An Emotional Bond

When ascending to the emotional connection of “my beloved,” the corresponding idiom of redemption “I will save you from their bondage” is also fulfilled. When a person is enslaved to the Egyptian mentality, all his work and actions are devoted to himself and satisfying his own egotistic needs. This is what it means to be trapped within the boundaries of one’s own self. Only in marriage are we saved from such purposeless labor, and we are privileged to work for a worthy purpose, to feed and sustain another person whose needs we are happy to fulfill.

The practical goal of the Exodus from Egypt was to set free the relationship between the Congregation of Israel and the Almighty, a relationship in which through the service of God, the Congregation of Israel becomes “My spouse” who, as it were, sustains God. Similarly, when it comes to a wedded couple, only once the foundation of natural affinity is in place can they escape from the limitations of nature and advance towards a more worthy purpose of developing a relationship based on giving to each other.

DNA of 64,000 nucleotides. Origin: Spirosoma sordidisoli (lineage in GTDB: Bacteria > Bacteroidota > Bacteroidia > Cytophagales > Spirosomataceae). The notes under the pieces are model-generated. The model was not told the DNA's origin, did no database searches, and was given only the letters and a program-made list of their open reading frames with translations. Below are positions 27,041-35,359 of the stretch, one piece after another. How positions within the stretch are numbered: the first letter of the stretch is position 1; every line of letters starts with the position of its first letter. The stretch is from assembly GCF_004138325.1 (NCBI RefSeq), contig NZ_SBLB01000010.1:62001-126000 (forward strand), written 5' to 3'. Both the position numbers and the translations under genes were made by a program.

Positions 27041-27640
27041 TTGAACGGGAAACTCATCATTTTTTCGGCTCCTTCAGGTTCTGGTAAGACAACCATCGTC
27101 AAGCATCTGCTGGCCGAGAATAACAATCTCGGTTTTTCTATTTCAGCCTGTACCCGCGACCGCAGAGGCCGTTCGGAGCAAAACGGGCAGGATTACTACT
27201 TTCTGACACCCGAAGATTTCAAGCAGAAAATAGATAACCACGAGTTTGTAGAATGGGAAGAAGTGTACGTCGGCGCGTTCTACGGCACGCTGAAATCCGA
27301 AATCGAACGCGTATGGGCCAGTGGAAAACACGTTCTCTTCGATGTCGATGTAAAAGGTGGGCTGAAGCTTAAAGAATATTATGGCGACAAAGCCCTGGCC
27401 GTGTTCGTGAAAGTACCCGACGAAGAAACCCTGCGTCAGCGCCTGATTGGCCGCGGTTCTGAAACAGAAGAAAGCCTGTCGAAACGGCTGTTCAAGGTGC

The emotional connection provides the couple with “love that is likened to fire.” When we attain the holy fire of rectified love, we are saved from the danger of foreign fires or cravings such as anger and lust, which stem from pride and being preoccupied solely with one’s own needs and satisfaction.

An Intellectual Bond

At the level of the intellectual bond, we find the expression “my dove” and the idiom of redemption, “I will redeem you with an outstretched arm, and with great judgments.” The first part of the idiom of redemption, “I will redeem you” refers to the God saving the Israelites from the Egyptians when they were pursuing them into the Red Sea. It is there that the Israelites attained perfection in God’s eyes, which is described as, “your eyes are as [the eyes of] doves.”